Hopefully the promised short period of high pressure next week will improve things and I'll get another chance to get out in the dry.


Thursday, 18 August 2011

Midgies and Brocken spectres on D Gully Buttress (posted by James)

The Rannoch Wall and Crowberry Tower, even more intimidating that usual.

The cliffs of Buachaille Etive Mor were on fine form this morning. They are impressive at any time, but when they appear suddenly, briefly revealing themselves though gaps in the fog, they are spectacular.

I've quite suddenly changed back into "climbing mode" again, so this morning I headed towards D Gully Buttress (Difficult/Severe) - the steeper and meaner neighbour of Curved Ridge. I made very quick work of the walk-in, simply to avoid the clouds of midgies intent on eating me alive.

D-Gully Buttress

I was slightly worried at the amount of mist around as I was soloing a route I'd never climbed before, but slowly things were beginning to clear. And it turned into a morning I'll remember for quite a while.

The route itself was a really enjoyable solo - perfect Buachaille rock throughout with sustained interest, some nice exposure and in awe-inspiring surroundings. But it was what started to happen with the light and mist that really made my day.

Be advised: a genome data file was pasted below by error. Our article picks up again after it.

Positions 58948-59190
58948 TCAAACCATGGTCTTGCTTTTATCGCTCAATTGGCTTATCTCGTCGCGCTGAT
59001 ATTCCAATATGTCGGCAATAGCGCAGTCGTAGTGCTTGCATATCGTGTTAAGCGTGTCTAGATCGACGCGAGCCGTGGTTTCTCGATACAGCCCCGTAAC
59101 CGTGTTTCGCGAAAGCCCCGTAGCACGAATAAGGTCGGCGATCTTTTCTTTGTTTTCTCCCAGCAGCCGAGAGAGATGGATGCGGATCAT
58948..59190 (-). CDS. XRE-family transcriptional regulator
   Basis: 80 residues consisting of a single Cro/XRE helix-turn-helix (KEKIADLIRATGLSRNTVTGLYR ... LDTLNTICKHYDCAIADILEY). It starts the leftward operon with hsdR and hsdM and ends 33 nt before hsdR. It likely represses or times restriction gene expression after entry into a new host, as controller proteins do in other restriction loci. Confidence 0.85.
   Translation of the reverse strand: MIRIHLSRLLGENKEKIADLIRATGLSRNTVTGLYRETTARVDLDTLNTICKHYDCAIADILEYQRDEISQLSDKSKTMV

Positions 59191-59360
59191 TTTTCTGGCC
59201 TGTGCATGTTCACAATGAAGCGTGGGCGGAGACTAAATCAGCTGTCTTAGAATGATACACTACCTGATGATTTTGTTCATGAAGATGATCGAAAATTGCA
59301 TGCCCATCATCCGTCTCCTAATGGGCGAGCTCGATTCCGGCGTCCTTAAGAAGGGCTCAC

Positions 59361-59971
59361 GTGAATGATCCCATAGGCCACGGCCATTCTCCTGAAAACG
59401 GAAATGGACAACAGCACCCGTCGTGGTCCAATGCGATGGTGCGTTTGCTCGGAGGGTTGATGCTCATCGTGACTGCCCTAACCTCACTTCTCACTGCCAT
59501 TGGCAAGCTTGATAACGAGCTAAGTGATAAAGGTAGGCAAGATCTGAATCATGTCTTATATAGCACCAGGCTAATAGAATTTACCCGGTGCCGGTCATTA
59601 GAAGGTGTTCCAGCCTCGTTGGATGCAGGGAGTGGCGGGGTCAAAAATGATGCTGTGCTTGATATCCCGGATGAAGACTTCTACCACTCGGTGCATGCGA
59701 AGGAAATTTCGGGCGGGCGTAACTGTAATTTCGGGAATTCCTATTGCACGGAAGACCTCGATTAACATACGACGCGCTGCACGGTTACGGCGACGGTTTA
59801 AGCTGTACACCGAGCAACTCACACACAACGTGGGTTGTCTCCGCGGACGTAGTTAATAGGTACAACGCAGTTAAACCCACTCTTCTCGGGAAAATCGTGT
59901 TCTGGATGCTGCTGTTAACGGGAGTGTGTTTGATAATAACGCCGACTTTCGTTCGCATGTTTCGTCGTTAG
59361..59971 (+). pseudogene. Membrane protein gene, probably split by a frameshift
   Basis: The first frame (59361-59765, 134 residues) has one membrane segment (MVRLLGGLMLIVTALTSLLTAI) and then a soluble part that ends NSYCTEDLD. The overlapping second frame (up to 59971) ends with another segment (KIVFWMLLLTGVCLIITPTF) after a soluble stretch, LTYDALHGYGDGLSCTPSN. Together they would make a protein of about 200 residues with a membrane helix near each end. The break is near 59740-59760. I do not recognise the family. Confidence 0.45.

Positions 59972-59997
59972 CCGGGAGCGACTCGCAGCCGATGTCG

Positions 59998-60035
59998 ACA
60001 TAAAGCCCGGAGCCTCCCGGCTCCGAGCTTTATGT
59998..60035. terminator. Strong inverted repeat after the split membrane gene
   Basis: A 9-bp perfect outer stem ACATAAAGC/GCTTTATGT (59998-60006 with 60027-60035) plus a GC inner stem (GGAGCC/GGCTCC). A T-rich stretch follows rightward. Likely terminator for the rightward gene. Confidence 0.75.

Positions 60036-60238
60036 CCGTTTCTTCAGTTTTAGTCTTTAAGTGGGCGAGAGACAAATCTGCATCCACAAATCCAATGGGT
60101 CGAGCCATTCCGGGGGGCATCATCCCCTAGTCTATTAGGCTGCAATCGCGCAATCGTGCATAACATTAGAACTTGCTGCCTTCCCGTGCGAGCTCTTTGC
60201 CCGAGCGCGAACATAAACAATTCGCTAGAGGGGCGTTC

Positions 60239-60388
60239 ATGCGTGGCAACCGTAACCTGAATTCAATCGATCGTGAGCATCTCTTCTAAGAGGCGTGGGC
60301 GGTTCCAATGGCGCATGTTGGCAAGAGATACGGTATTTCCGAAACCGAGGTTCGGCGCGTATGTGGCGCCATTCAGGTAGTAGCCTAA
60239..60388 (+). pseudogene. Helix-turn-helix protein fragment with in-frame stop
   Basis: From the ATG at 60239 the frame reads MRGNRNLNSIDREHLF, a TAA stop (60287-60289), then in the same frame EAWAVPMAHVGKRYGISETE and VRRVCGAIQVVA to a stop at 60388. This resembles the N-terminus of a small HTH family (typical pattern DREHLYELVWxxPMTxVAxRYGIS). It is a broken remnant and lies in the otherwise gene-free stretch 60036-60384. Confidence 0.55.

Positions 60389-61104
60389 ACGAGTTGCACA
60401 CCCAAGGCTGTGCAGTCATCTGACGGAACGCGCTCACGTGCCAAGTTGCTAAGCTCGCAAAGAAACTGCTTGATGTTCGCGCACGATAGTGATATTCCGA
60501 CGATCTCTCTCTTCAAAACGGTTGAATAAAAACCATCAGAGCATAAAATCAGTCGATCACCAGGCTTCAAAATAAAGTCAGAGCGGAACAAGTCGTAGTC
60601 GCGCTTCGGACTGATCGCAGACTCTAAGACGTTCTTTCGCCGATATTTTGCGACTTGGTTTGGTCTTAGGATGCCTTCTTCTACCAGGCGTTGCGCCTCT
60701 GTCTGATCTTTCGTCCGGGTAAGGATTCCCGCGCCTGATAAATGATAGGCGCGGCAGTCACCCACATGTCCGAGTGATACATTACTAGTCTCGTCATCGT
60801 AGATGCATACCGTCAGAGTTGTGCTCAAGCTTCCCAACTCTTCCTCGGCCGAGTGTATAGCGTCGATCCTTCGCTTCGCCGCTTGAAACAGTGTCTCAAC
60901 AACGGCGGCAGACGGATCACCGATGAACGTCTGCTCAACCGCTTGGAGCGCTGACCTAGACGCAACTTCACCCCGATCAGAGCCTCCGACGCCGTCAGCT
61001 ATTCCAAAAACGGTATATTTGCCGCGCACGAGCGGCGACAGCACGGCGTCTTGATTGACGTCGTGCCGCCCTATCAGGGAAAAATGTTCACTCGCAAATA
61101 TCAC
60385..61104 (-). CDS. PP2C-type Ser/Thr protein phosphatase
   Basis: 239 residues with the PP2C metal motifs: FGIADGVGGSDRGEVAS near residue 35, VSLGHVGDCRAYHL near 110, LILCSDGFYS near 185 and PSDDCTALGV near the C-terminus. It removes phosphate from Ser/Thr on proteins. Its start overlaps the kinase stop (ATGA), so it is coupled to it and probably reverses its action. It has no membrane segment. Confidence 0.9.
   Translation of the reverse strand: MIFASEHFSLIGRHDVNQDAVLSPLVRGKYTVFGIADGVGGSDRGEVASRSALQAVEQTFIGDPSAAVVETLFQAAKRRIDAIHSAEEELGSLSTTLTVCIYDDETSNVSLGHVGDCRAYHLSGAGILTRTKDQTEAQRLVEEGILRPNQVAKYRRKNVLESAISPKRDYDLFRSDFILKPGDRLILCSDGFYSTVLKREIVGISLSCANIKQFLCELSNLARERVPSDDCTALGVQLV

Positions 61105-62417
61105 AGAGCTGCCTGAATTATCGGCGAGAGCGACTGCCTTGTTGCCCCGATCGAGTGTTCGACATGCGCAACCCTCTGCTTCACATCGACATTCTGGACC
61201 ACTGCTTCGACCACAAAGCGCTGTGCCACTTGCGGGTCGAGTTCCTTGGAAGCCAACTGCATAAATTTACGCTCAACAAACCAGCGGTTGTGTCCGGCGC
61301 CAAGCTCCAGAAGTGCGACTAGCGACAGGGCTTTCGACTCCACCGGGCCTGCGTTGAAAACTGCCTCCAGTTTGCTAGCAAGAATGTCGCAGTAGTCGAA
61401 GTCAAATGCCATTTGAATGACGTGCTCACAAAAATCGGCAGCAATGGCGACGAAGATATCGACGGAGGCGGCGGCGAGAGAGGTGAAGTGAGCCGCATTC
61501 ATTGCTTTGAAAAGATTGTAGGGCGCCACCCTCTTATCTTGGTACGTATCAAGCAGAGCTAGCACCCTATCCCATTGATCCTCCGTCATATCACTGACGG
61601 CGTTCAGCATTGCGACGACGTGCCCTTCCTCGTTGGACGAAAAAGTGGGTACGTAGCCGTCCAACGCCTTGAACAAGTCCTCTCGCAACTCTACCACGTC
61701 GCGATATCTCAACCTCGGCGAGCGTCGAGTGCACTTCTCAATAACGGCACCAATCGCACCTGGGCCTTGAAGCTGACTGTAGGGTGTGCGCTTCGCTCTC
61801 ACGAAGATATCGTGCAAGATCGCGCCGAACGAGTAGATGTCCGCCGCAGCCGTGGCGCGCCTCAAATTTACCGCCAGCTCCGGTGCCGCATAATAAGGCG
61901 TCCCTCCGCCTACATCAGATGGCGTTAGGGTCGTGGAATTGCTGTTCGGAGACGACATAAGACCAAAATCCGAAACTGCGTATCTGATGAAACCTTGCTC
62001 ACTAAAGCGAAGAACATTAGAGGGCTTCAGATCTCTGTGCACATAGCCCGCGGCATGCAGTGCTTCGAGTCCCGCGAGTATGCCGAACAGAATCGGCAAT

Big exposure.

Fog thinned to mist and haze with the sun shining down through it. And for a few brief seconds, I witnessed something that I've never seen before in all my time in the mountains. A small loch on Rannoch Moor was reflecting the sun so brightly through the mist that it was projecting it's own circular rainbow towards me from below. Almost like a Brocken Spectre in reverse, but projected by a loch instead of by the sun. Incredible.

An incredible "solar glory", reflected off a loch on Rannoch Moor

After by-passing Hell's Wall (didn't fancy soloing a pitch of Severe with a name like that…) I made quick progress to the traverse onto the top section of Curved Ridge and finished to the summit. As I arrived at the cairn, my Brocken Spectre appeared. Always a special experience.

Brocken Spectre

The chimney to by-pass Hell's Wall